Biden sees wins in China summit but tumultuous year looms ahead
San Francisco, California - President Joe Biden scored key wins in a long-awaited summit with Chinese counterpart Xi Jinping but the stability could be short-lived with a potentially tumultuous year ahead that includes Taiwanese and US elections.
Xi, who has called for years for a more powerful China to challenge US primacy, visited the United States for the first time in more than six years as the Asian power's economy faces sharp headwinds.
Meeting Biden at a palatial estate outside San Francisco on the sidelines of a Pacific Rim summit, Xi agreed to restore military communications with the United States and to crack down on precursor chemicals to fentanyl, the painkiller behind an addiction epidemic in the United States.
"If you think about how long the US has been working on this, and how much the US has been emphasizing to the Chinese that these two issues are our priorities, this is pretty significant," said Yun Sun, a senior fellow at the Stimson Center in Washington.
For Xi, the deliverables are less tangible, with the Biden administration not backing down on sweeping sanctions on high-tech exports that have infuriated China.
The Commerce Department, however, said Thursday that in response to China's action on fentanyl, it was lifting sanctions on the Ministry of Public Security's Institute of Forensic Science, blacklisted in 2020 over alleged mass surveillance of ethnic minorities.
"China wants to have the opportunity to focus on its domestic challenges, so having some stability with the United States is going to be useful," Sun said.
How the California talks between Biden and Xi could affect the US presidential election
The California talks could be the last Xi-Biden meeting until the US election, with the next Group of 20 and APEC summits in Brazil and Peru expected shortly after the November 5 election.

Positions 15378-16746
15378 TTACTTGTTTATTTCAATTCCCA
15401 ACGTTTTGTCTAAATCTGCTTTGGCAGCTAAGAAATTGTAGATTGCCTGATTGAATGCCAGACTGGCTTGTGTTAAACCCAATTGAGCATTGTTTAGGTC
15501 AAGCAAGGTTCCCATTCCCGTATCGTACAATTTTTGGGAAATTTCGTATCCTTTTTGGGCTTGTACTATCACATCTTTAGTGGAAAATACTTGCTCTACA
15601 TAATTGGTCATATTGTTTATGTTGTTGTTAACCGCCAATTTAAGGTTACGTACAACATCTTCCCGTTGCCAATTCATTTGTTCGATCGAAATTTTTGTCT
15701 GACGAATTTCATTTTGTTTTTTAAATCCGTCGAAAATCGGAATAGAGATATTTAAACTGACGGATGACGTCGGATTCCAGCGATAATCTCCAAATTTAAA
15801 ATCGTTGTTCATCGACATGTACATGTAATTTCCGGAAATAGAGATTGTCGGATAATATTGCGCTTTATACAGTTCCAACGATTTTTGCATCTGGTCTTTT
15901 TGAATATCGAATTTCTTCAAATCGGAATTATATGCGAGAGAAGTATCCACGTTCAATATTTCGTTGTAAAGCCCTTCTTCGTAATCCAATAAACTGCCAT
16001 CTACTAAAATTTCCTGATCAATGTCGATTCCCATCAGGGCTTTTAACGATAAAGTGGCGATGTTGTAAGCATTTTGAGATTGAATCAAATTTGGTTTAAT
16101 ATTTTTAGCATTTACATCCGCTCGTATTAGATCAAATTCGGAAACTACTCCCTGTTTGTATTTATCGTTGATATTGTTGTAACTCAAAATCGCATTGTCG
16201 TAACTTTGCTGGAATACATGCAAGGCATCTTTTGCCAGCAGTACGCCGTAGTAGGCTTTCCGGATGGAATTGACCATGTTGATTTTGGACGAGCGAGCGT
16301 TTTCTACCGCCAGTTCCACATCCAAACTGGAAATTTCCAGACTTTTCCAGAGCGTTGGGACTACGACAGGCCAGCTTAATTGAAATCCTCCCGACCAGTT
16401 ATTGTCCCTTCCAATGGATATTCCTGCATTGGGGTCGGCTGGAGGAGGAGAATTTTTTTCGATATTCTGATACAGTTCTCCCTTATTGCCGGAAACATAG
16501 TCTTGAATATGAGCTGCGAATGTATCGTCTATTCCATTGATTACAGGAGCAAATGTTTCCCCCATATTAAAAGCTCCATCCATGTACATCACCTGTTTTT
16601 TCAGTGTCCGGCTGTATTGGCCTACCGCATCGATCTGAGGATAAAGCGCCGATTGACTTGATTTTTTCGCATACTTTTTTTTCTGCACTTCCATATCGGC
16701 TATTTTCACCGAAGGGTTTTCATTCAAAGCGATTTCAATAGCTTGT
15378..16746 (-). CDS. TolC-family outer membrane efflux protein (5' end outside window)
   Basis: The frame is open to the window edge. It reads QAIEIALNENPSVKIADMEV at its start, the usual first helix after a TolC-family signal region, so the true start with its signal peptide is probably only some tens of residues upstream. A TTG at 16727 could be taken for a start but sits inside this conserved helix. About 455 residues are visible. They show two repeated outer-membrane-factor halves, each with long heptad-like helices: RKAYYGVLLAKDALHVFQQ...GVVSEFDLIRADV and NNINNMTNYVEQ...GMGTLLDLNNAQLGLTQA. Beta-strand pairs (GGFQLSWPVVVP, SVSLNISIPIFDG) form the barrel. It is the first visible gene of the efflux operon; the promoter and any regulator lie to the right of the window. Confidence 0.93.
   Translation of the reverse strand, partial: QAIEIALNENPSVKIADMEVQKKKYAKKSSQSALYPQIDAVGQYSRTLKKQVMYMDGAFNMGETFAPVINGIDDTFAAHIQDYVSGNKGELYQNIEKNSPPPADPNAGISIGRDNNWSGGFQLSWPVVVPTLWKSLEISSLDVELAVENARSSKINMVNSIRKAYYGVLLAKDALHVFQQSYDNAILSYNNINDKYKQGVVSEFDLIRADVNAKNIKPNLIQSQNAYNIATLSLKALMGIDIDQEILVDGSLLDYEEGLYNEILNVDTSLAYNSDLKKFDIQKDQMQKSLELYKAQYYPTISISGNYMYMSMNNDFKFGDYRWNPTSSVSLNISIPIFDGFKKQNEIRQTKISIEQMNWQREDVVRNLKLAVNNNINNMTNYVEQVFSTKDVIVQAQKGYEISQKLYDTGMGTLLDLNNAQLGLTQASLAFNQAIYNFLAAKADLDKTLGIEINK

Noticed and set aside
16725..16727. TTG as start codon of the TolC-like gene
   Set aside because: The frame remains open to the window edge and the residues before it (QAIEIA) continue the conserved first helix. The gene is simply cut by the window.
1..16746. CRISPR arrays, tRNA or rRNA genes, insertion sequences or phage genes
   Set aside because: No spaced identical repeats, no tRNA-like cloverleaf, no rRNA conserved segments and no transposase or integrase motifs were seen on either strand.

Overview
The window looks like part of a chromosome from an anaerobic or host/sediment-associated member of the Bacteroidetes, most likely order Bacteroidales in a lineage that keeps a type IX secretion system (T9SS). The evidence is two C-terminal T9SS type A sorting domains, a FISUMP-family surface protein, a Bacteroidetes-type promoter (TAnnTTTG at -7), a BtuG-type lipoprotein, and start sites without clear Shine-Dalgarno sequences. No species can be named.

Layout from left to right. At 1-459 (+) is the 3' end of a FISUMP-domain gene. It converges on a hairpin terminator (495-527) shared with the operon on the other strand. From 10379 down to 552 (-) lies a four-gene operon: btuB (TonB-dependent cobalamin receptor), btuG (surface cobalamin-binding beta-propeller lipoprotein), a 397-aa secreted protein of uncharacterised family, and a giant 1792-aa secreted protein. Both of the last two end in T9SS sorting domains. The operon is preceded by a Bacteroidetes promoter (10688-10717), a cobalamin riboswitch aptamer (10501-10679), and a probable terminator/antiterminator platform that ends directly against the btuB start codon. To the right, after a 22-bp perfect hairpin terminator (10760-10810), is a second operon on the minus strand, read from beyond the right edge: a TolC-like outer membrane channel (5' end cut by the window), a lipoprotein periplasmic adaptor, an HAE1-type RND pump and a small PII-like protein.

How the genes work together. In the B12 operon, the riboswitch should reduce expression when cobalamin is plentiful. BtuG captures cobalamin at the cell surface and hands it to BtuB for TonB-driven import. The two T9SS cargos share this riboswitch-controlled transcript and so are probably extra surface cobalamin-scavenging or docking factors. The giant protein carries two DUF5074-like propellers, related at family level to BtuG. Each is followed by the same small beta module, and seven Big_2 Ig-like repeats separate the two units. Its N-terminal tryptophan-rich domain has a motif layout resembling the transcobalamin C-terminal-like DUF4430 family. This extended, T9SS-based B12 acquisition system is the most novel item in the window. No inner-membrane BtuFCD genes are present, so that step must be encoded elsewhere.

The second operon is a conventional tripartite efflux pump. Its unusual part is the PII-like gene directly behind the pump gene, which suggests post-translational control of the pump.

Biden's predecessor – and aspiring successor – Donald Trump had welcomed Xi to his Mar-a-Lago resort in 2017 but later vowed no-holds-barred confrontation with China. The Trump campaign accused Biden of being a "sellout" at the summit.
If Xi had declined a summit, even after months of diplomacy by the Biden administration and with elections looming, he would have undermined support in the United States for engagement with China, Stokes said.
More immediately on the calendar, Taiwan holds elections on January 13.
China has repeatedly staged military exercises near the self-governing democracy, which Beijing claims as its territory.
Amid fears of a strong Chinese response, a US official said Biden asked Xi to "respect the electoral process in Taiwan," while Xi renewed opposition to US arms sales to Taipei and said "reunification" was "unstoppable."
In a new twist that coincided with the summit, Taiwan's two opposition parties said they would join forces, likely presenting a tougher challenge to candidate Lai Ching-te of the ruling Democratic People's Party, whose advocacy for Taiwan's separate identity is despised by Beijing.
A change in power in Taiwan would have "tremendous implications," said Sun of the Stimson Center.
While tensions with China would persist even with the more Beijing-friendly opposition Kuomintang, it would "remove some of the most contentious friction points," she said.
Cover photo: Brendan Smialowski / AFP